Is this fact or fiction? Most of us grew up with our parents telling us we can’t watch too much television because it’s bad for our eyes. Is this true? Or was this just another one of the convenient things that parents told us in order to designate our time?
This might come as a surprise to most people but the idea that too much television is bad for you is mostly fiction. I say mostly for two reasons.
Firstly, most experts agree that too much television won’t cause permanent damage, but potentially has short term side effects. This could be in the form of eyestrain, usually caused by focusing your eyes on one thing for too long. The potential of eyestrain is also aggravated by sitting close to the television with your neck craning upward, a pose familiar of most children in the average household.
Secondly, once upon a time, watching too much television was very bad for you, but not in the way we think it would’ve been. In the 1960’s when television became more accessible to the average middle class family, they were very popular! Televisions were almost nothing like we know them today, rather than our small compact flat screens; televisions were big and bulky, made of tubes and bulbs. As a result of the high demand for televisions a manufacturing error was bound to creep in, and as was disclosed by General Electric Company in the late 60’s, many of their color televisions were emitting excessive X-rays. Over exposure to x-rays can be particularly dangerous and Public Health Service officials estimated that the radiation from the tube was 10 to 100 000 times the rate considered safe. To solve the problem, General Electric quickly began shielding the tubes inside the television with leaded glass; however the mental picture had already clearly been formed of a child sitting too close to the television ‘absorbing’ harmful X-rays.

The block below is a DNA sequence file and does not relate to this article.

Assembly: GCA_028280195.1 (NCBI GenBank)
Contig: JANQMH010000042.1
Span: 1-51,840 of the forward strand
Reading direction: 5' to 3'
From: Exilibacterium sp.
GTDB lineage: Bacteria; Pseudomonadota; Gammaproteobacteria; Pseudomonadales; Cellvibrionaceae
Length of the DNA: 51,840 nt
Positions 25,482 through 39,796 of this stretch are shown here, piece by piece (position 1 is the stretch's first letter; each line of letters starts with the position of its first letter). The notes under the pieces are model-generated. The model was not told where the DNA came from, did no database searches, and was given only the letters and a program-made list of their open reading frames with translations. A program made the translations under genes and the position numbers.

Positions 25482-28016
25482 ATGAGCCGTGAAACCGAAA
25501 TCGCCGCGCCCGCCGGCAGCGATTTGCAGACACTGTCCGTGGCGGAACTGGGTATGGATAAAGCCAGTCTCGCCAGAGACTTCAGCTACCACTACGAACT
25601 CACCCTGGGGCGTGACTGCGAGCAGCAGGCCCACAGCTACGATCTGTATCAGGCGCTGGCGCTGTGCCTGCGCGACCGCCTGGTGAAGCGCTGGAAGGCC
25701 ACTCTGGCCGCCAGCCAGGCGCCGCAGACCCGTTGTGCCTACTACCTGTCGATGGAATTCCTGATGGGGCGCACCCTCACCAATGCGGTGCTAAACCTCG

What about other television watching habits?
The other very popular idea is that watching television in the dark is more harmful. According to a study conducted by the Lighting Research Center (LRC), part of Rensselaer Polytechnic Institute, they could only deduce that watching television in a dark room was only slightly more impactful than in a lit up room. In their study, volunteers watched an hour of a movie in a light room, followed by watching an hour of television in a dark room. During both viewings, volunteers blinking, neural responses and other stimuli were monitored, with a comparative analysis being completed after the test was complete. Although there was less eyestrain and visual fatigue when the volunteers watched the movie in the light room, statistically the findings were not significantly different. Researchers did note the difference, however small, as supporting the concept of limiting luminance ratios between a visual task and its surrounds.
According to Dr. Christopher Starr, an associate professor of ophthalmology at Weill Cornell Medical College in New York, “Some of us are using these things (different screens) for up to nine hours a day. Your eye muscles have to focus at that near range and that can be fatiguing. ” Eye strain from high numbers of screen time can result in eye irritation, dryness, fatigue or blurred vision. Although none of these are known to be ongoing affects, it is worth noting even the short term impact on your eyes.